Saturday Star

We need a solution instead of crying fowl


tion of poultry meat grew rapidly for a very long time.

In 1981, we consumed 890 000 tons of red meat (beef, mutton and lamb and pig meat) at 31kg a person, and only 338 000 tons of poultry meat (at 12kg a person). In 2015, these numbers were 1 470 000 tons of red meat at 27kg per person and 2 138 000 tons of poultry meat at 40kg per person.

At the same time, imports of chicken meat also increased rapidly: the country moved from being a net exporter during the early 1980s to where we now import close to 500 000 tons a year, which is 20% of local consumptio­n.

Second;y, chicken meat is not a homogeneou­s product. To reflect this, South Africa has a range of tariff lines on whole chicken carcasses, deboned carcasses or portions, frozen or fresh meat. The industry request for a tariff refers specifical­ly to frozen portions that have not been deboned. We know that in many developed countries, the white meat from the carcass is in high demand, so sells at a price premium after it is processed into polonies and luncheon meats.

But, the argument goes, because producers in those countries make their profits out of the white meat, they can export these portions at any price they want. Furthermor­e, the US and EU subsidise their producers directly and indirectly, so we need to ask if the playing fields are level.

Third, research by the Bureau for Food and Agricultur­al Policy shows South Africa’s poultry producers are as efficient as their counterpar­ts in most parts of the world at turning grain (mostly yellow maize) and vegetable protein (from soya beans, sunflowers and canola) into poultry meat.

Where we can’t compete with the US and Brazilian producers is in the production of the grains and the vegetable proteins themselves, largely because our agricultur­al resources are poorer than most, and because we pay too much for fertilizer­s. While we can normally produce these grains cheaper than EU far mers, our poor climate means that intermitte­nt shortages chase up the prices of feed.

Fourth, why don’t South African producers export chicken breasts, which fetch the highest prices in the countries that are competing with us? The answer lies in the sanitary and phyto-sanitary regulation­s that govern imports into the EU and US. While the state of South Africa’s veterinary services is a cause for concern, we must always be aware that these regulation­s can be misused, as appears to be the case with the citrus black spot saga.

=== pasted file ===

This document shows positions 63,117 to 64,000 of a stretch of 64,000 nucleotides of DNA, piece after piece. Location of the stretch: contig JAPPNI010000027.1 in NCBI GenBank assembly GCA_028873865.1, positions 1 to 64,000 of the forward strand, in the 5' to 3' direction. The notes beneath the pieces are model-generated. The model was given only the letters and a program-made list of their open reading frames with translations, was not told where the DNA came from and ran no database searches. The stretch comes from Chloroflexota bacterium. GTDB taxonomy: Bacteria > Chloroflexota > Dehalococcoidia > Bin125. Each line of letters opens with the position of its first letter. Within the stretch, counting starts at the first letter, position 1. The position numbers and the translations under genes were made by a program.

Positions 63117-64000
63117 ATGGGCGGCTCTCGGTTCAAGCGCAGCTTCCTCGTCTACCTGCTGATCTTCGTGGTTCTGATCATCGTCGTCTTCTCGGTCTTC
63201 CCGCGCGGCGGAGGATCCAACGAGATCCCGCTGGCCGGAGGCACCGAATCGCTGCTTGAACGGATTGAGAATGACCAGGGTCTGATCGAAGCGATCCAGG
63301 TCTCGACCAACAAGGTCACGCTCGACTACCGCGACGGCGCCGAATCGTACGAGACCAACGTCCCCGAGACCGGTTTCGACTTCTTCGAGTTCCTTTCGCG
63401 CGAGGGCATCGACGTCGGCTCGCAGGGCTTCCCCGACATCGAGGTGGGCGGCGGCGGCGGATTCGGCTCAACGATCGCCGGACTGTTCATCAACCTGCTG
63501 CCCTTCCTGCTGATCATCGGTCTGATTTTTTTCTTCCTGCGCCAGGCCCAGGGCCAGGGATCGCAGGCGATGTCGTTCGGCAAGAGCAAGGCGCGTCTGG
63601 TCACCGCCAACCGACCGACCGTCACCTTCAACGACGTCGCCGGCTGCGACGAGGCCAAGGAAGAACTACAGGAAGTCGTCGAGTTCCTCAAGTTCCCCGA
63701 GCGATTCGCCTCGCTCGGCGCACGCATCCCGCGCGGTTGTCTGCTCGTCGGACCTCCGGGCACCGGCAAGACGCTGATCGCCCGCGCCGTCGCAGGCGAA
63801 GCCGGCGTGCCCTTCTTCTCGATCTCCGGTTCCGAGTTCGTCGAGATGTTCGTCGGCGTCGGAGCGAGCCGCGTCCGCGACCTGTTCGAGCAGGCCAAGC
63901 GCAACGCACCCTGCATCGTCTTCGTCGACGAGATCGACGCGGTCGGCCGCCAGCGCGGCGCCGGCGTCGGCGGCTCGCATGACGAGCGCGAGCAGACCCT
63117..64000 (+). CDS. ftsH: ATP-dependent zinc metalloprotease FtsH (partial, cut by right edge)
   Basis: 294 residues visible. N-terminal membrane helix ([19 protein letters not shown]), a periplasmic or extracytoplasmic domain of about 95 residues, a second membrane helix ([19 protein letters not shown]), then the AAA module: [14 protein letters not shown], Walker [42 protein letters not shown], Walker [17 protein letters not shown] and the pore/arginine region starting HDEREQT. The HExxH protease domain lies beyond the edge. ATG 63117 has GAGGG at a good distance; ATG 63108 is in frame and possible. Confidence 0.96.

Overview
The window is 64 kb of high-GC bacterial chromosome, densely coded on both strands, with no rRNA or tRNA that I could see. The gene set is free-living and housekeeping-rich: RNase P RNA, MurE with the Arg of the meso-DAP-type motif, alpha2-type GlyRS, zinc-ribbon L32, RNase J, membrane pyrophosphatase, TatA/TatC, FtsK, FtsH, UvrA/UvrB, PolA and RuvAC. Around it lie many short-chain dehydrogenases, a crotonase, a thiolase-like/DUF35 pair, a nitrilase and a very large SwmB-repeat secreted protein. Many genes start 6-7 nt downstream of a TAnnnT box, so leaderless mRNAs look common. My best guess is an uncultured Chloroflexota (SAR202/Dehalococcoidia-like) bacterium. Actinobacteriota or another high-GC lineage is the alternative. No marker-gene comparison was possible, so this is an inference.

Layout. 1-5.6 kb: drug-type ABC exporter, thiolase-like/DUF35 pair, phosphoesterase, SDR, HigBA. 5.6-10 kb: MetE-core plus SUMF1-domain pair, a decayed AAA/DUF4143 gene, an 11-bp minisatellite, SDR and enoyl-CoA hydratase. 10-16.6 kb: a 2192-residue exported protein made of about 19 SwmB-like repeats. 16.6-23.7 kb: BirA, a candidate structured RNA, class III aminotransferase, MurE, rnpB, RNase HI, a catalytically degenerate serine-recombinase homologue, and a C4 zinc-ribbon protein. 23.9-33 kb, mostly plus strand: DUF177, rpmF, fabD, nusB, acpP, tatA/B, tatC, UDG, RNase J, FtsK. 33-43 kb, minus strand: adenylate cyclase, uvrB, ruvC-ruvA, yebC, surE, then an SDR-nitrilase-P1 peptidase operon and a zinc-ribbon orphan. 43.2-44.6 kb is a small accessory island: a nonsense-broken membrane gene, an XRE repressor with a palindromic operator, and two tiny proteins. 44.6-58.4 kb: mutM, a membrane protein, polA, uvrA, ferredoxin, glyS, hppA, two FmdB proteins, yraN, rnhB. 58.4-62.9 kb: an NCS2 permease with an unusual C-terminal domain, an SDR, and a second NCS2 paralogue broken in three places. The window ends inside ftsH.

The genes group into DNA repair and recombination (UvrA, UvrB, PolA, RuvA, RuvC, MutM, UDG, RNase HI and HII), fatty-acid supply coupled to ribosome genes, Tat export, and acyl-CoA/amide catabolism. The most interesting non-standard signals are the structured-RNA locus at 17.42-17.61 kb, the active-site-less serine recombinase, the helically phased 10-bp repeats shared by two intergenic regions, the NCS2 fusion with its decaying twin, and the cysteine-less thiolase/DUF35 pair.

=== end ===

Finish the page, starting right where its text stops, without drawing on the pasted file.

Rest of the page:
Fifth, poultry production utilises some important resources, including capital, labour, management, birds and poultry genetics, poultry feed, veterinary services, etc. It is a highly capital-intensive production process, and this creates another problem for our producers: their counterpar­ts in the USA and Europe can access capital at 1.5% while we pay anything between 9 and 12% per annum.

In addition, most of the equipment and technology is imported at high import duties, so the landed costs in South Africa are high.

Finally, to the extent poultry production is protected from foreign competitio­n, we need to recognise not all countries are faced with paying the same tariffs. Over the past few years there have been attempts to gain additional tariff protection against imports from Brazil and the US, but in the process imports from the EU, whose exporters face a zero tariff into our market, have increased the most.

The temporary relief afforded by the provisiona­l safeguard duty of 13.9% tariff introduced in December lapses after six months.

In conclusion, producers feel they get little support from the government and relatively little protection against competitio­n.

Consumers vote with their cash or credit cards: they will buy the cheapest meat regardless of whether it is local or imported. And traders are likewise agnostic, they will source where they can find the cheapest price.

So what do we do? The key question is to establish whether the current low returns, margin squeeze and financial losses is temporary as a result of the high-feed costs or whether it is structural and of a long term nature, largely driven by high capital costs and unfair trade practices. This is what should drive alternativ­e solutions and state interventi­on.

We must always be aware that regulation­s can be misused

Nick Vink is a professor at the University of Stellenbos­ch in the Department of Agricultur­al Economics. He specialise­s in agricultur­al and agribusine­ss-developmen­t policy, land reform and empowermen­t, agricultur­al marketing, tax and internatio­nal trade issues.

Johann Kirsten is a professor and the director of the Bureau for Economic Research at Stellenbos­ch University. His main research interests are agricultur­al policy, land reform and the economics of origin-based foods.

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